* The ten-year stadium naming rights contract with Mercedes Benz ends this year, and I am not aware if a renewal is expected. Given that Mercedes Benz has a stadium naming rights contract with another NFL team (the Atlanta Falcons), my guess is that they will let this one slide.

Stadiums in New Orleans

While not of great importance to baseball per se, my interest in the other stadiums was piqued by having visited New Orleans for the first time a few weeks ago. Almost all sports fans are familiar with the Rose Bowl, Orange Bowl, and Cotton Bowl stadiums (as opposed to the events bearing those names), but I only had a vague idea about the traditional venue of the Sugar Bowl. Tulane Stadium, a massive oval with a small upper deck, hosted the Sugar Bowl from 1935 until 1974, after which the Superdome opened, and it also hosted the Super Bowl in 1970, 1972, and 1975. Tulane Stadium seated over 80,000 fans, which was far more than Tulane University's football team would ever need, so it was obviously expanded specifically for the Sugar Bowl. After the Superdome opened in 1976, it was abandoned and then demolished in 1980. Tulane's football team played in the Superdome from 1976 until Yulman Stadium was built (just north of where Tulane Stadium had previously been) in 1999.

What about baseball? Zephyr Field was built in the western suburb of Metairie, Louisiana, in 1997, and was home of the New Orleans Zephyrs until the team changed its name to the Baby Cakes in 2017. At the same time, the stadium was renamed "Shrine on Airline," its previous nickname. Unfortunately, New Orleans bore the brunt of the big contraction of minor league teams, and the franchise relocated to Wichita after 2019. As a result, that relatively new 10,000-seat stadium now is essentially abandoned.

Previously, New Orleans had a minor league team called the Pelicans from 1901-1959 (AA), and in 1977 (AAA). For whatever reason, baseball just never developed a strong presence in the Big Easy, which suggests that the whole idea of making the Superdome adaptable to baseball use was probably a Big Mistake.

Finally, the Tulane University baseball team has played at Turchin Stadium (subsequently appended with "Greer Field at"), just north of Yulman Stadium, since 1991.

New Orleans stadiums

April 30, 2021 [LINK / comment]

Stadium capacity changes, 2021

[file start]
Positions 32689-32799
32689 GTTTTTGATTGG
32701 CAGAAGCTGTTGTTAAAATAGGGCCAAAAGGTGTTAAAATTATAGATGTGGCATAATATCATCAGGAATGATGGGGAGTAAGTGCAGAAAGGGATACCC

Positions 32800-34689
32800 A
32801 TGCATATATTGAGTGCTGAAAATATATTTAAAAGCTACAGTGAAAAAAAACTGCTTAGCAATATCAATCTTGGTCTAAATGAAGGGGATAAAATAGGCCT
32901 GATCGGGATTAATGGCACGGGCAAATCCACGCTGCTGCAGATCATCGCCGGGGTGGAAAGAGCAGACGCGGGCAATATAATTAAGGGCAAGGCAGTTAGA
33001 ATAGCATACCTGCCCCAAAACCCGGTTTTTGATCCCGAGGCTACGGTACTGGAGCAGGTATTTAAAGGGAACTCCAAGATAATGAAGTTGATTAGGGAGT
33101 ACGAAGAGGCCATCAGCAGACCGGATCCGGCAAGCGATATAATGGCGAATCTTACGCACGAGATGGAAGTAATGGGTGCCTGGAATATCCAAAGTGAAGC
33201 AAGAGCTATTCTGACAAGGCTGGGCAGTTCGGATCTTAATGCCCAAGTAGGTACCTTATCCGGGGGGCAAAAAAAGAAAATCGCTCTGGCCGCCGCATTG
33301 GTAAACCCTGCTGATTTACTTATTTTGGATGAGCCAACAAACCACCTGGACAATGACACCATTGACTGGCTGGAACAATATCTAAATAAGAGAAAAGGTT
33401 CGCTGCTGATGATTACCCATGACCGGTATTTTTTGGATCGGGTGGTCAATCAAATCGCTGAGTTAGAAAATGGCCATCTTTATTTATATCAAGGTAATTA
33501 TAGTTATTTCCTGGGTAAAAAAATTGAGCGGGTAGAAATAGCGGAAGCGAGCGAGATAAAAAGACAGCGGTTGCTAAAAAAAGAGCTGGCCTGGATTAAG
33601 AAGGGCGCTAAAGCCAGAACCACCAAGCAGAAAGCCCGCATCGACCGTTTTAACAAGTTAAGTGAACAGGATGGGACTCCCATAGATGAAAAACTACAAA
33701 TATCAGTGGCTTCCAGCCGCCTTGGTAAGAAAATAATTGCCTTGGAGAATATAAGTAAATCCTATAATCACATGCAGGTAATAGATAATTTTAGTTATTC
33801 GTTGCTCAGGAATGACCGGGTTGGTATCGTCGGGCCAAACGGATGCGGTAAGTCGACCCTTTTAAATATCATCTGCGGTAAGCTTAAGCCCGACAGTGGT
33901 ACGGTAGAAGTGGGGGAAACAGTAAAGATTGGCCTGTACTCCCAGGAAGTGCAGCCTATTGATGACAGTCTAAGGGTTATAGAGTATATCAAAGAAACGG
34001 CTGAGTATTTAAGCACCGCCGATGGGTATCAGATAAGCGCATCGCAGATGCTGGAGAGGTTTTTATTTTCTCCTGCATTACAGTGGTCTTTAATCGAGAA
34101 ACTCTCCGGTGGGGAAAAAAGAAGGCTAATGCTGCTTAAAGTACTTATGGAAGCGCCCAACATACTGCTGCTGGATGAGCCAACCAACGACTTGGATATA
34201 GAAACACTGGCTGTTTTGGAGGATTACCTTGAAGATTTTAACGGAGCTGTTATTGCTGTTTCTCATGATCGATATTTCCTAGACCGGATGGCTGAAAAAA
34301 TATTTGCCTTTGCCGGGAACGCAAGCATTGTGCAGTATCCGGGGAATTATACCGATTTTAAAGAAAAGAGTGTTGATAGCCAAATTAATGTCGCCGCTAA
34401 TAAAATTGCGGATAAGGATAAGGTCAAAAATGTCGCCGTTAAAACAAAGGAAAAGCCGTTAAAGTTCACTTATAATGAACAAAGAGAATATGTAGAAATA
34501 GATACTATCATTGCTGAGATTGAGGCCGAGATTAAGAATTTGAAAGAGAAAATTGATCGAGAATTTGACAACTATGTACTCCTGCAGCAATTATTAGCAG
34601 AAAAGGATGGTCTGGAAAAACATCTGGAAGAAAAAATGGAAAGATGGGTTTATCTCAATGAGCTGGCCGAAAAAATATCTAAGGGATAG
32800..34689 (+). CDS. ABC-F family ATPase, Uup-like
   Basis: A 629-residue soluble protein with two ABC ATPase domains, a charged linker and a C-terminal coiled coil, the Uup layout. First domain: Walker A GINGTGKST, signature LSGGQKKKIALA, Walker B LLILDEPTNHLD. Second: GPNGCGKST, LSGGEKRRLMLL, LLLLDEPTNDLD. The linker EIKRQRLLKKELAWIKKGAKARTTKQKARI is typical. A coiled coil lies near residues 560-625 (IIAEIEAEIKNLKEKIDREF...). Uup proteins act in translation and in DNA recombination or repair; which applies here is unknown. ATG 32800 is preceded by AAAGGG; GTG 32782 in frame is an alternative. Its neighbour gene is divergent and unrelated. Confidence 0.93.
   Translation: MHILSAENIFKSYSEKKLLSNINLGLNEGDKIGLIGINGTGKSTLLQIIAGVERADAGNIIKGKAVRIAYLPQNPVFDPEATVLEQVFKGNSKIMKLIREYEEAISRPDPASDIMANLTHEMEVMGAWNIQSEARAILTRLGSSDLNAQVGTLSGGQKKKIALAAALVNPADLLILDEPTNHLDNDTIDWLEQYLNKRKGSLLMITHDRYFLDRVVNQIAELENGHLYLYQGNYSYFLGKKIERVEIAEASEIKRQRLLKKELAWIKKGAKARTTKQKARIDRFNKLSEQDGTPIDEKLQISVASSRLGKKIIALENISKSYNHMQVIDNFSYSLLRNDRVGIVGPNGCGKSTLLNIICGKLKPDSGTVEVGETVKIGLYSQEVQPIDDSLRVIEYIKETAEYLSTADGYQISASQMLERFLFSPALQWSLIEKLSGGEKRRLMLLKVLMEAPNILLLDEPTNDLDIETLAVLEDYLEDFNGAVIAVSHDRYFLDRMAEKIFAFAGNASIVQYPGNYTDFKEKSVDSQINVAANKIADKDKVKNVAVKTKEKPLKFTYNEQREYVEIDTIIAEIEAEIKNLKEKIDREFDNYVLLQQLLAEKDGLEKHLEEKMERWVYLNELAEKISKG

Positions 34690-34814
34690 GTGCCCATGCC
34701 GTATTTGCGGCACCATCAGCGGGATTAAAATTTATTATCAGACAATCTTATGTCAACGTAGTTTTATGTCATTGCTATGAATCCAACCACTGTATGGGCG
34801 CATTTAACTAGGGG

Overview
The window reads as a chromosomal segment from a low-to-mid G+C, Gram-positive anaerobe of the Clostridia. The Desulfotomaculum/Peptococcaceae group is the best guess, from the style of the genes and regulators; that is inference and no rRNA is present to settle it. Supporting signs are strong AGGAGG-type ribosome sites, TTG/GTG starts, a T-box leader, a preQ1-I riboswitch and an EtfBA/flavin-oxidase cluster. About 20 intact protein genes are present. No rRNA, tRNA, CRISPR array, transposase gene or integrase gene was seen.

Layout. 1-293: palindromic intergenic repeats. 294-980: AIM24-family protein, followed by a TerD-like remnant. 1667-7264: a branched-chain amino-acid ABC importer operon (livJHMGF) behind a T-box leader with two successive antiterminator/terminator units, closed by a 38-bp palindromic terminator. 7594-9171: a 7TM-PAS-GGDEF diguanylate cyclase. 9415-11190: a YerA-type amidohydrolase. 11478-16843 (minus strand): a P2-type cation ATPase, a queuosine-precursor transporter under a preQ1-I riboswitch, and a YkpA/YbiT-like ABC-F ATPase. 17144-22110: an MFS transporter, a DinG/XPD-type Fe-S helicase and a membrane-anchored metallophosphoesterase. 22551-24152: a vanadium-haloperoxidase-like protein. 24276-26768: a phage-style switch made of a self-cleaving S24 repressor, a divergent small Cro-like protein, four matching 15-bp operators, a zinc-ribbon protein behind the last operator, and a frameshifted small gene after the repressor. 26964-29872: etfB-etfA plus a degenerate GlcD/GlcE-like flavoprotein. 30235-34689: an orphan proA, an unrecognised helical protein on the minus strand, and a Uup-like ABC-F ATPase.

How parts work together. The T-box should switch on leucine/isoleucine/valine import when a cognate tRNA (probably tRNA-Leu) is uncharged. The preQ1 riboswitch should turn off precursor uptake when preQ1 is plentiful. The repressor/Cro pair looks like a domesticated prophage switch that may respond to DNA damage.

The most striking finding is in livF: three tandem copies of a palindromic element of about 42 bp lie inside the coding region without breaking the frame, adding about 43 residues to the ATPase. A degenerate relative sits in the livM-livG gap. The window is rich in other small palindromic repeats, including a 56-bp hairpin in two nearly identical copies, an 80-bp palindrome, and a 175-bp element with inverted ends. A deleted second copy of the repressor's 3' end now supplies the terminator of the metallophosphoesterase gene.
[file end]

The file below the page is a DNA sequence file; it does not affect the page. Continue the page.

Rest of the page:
Now that fans can return to the ballparks and see baseball games in person, it's a good time to look at how much the seating capacity has changed in various MLB ballparks this year. (Capacity changes last year were irrelevant, since only one stadium -- Globe Life Field -- had any fans at all.) Because so many stadium names have changed in recent years, I decided to include the previous names for several of them to avoid confusion. Just like three years ago (October 3, 2018), I have compiled the current-year seating capacity figures for each of the 30 MLB stadiums and calculated changes in capacity compared to 2020. There was only one change greater than 1,000 (PETCO Park), highlighted in yellow.

Stadium name
(current & recent)
2021 capacity2020-2021
nominal change
Apparent approx.
attendance limit
Dodger Stadium56,000030%
Rogers Centre (ex-Skydome) #53,5060NA
Coors Field50,4454740%
Chase Field48,68616725%
T-Mobile Park (ex-Safeco Field)47,929-1420%
Yankee Stadium II47,309025%
Oakland Coliseum46,8478225%
Oriole Park at Camden Yards* 45,971 *020%
Angel (ex-Anaheim) Stadium45,51746730%
Busch Stadium III45,494-4430%
Citizens Bank Park42,792-85520%
Great American Ballpark42,319030%
Citi FIeld41,922020%
Oracle (ex-AT&T) Park41,915020%
American Family Field (ex-Miller Park)41,900030%
Wrigley Field41,649025%
Nationals Park41,313020%
Minute Maid Park41,168050%
Truist Park (ex-SunTrust)41,084-6550%
Comerica Park41,083-21420%
Guaranteed Rate Field (ex-U.S. Cellular)40,615020%
Globe Life Field40,300060%
PETCO Park40,209-2,23640%
PNC Park38,74738520%
Target Field38,544-10525%
Kauffman Stadium37,903025%
Fenway Park37,7552412%
loanDepot park (ex-Marlins Park)36,742020%
Progressive (ex-Jacobs) Field34,788-43725%
Tropicana Field* 25,000 *-2525%
Sahlen Field (ex- Pilot Field; # temp. for Blue Jays)16,600?NA??
TD Ballpark # (temp. for Blue Jays)8,500NA20%

SOURCE: Box scores published in the Washington Post.